Why You Should Always Get a Flu Shot — Even If It Doesn’t Work

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Why You Should Always Get a Flu Shot — Even If It Doesn't Work

Why You Should Always Get a Flu Shot — Even If It Doesn’t Work

16 Nov 2018

The Flu is extremely contagious and reaches its peak during the months between October and May of each year. It is usually passed from person to person by sneezing, coughing, and close contact with an infected person. The infected person can be contagious before they are exhibiting symptoms.

It can strike suddenly and last for seven days or more. Each age will trigger different symptoms, but here are some that you might suffer from:

  • Cough
  • Stuffy or runny nose
  • Headache
  • Fatigue
  • Sore throat
  • Muscle aches
  • Fever/chills

The Flu can cause you to develop blood infections, pneumonia, diarrhea and with children, they may exhibit seizures. If you suffer from lung or heart disease, the flu can make it much worse.

Everyone should take the Flu vaccine if they are not allergic to it or its components because:

  • It can keep you from contracting the flu
  • If you should contract the flu, it should be less severe
  • It should keep you from giving it to others in your family or friends
  • It may have parts that hang around to help you be immune to the next flu season

Children that are six months old thru eight years might need to get two doses in the same flu season. Others need only one dose.

If you do not remember anything else from this information, please remember this: there is NO LIVE FLU VIRUS CONTAINED IN THE FLU SHOT. BECAUSE OF THIS THE FLU SHOT CANNOT CAUSE THE FLU.

The flu viruses are changing every day, every year. Thus the reason they have survived since the dawn of man. What is encountered each year is a new strain of the flu. Making it necessary that the flu vaccine needs to be developed differently to protect people against the new strain every year. The vaccine that is given to everyone contains either three or four types of viruses that scientists have found to be the most likely that will be encountered for the year you are being vaccinated. If you should contract a flu strain that does not match the vaccine you received, it should still provide you with some protection. The flu, if you contract it, should be a lighter case or maybe not last as long.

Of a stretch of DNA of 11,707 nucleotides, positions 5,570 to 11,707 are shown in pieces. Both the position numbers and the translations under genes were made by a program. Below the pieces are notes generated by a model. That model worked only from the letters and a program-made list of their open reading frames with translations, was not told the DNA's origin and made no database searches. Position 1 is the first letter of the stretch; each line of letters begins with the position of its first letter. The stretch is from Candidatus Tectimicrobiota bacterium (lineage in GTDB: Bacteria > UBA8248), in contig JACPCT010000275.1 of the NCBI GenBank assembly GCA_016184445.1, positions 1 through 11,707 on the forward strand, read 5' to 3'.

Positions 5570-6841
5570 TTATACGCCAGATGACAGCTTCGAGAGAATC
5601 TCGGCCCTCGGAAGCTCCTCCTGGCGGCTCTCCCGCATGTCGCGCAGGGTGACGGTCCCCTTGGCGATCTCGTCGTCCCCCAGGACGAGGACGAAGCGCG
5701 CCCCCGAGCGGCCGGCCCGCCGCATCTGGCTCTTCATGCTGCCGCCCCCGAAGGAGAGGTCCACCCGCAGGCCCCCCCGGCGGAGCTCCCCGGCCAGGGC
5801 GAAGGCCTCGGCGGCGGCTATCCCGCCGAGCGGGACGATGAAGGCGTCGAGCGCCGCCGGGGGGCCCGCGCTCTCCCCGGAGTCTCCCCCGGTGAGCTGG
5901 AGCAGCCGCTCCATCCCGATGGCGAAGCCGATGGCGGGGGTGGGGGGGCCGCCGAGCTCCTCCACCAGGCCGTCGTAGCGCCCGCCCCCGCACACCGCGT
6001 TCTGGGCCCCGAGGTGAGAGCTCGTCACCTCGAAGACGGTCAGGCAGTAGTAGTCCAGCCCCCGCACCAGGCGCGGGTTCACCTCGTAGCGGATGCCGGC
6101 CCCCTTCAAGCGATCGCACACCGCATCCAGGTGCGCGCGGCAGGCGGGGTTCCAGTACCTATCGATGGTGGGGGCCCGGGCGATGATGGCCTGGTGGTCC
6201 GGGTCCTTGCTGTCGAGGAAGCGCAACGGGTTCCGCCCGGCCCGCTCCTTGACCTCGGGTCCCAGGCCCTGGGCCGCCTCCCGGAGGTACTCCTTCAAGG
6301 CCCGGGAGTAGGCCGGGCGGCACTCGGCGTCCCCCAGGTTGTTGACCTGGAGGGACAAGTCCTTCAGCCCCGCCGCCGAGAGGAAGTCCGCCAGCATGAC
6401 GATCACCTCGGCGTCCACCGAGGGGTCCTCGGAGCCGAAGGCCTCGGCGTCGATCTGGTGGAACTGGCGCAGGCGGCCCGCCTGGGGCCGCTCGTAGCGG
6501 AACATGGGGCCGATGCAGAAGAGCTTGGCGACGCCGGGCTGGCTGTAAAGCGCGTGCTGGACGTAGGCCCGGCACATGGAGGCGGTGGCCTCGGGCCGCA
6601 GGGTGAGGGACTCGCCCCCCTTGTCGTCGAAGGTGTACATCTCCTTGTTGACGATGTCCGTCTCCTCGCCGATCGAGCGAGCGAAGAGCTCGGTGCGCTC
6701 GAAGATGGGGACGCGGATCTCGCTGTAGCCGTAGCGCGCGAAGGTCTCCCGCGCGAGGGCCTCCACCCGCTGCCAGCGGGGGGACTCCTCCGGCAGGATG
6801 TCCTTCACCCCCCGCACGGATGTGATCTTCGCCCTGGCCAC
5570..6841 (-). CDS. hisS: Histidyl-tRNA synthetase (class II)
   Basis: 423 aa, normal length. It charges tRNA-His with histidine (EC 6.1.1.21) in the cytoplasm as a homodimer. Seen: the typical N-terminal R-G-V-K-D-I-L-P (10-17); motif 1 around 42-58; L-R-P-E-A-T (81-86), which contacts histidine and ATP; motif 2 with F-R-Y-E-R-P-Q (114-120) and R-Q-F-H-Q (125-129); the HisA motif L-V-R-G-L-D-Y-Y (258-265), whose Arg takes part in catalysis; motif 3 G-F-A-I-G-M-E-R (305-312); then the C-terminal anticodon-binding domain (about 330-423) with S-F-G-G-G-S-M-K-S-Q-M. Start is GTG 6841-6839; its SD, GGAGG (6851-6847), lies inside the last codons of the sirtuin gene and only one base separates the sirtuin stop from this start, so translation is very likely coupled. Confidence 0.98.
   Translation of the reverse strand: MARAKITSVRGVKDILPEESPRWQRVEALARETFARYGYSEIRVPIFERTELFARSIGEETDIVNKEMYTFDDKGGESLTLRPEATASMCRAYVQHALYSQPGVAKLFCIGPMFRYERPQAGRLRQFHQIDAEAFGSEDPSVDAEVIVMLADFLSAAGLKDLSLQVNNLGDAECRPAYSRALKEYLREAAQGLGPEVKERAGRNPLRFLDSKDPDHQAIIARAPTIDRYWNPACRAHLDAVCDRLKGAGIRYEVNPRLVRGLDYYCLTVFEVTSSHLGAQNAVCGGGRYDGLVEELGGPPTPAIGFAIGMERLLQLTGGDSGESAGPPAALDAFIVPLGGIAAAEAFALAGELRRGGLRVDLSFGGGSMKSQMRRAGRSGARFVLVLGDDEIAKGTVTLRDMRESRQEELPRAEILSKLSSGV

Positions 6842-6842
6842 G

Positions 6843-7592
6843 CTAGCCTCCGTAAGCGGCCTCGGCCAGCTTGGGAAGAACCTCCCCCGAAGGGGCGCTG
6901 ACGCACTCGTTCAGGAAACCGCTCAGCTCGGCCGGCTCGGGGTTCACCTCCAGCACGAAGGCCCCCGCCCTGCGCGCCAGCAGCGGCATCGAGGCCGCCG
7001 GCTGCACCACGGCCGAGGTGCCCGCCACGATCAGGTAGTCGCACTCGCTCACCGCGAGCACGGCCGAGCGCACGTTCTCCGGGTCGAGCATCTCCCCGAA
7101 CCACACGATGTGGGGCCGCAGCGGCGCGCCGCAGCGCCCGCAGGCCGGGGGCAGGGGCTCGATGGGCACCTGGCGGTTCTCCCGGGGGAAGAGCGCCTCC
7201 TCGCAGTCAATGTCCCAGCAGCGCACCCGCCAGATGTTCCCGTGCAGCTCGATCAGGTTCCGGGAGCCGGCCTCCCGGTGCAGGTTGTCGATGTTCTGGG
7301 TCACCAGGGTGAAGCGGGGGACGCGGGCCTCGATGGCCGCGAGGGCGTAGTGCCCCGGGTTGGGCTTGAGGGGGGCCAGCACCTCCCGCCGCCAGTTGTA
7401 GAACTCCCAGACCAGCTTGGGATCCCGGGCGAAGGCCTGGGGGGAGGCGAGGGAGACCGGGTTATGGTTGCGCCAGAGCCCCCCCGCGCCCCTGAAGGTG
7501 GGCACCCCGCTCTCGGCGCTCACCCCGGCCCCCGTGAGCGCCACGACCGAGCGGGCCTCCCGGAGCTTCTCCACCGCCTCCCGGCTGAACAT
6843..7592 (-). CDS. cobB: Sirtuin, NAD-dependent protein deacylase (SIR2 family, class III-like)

After you have taken your vaccine, it will be two weeks before your protection will begin. The protection should last through the main part of the flu season.

There are some of the population who really should NOT take the vaccine:

  • If you have ever had any life-threatening allergies. (Flu vaccine has a small amount of eggs in it.)
  • If you have ever had Guillain-Barre’ Syndrome.
  • If you don’t feel good, like you are coming down with something or are running a temperature.

In the past, there has been nasal spray vaccination offered for children, but this year the CDC (Centers for Disease Control) and the WHO (World Health Organization) feels that this is not an effective method for vaccinating children.

Flu shots are only effective if you take them. It can be deadly to those who are compromised. Those who are most at risk if they should contract the flu are babies, young children, pregnant women, those with weak immune systems, and the elderly.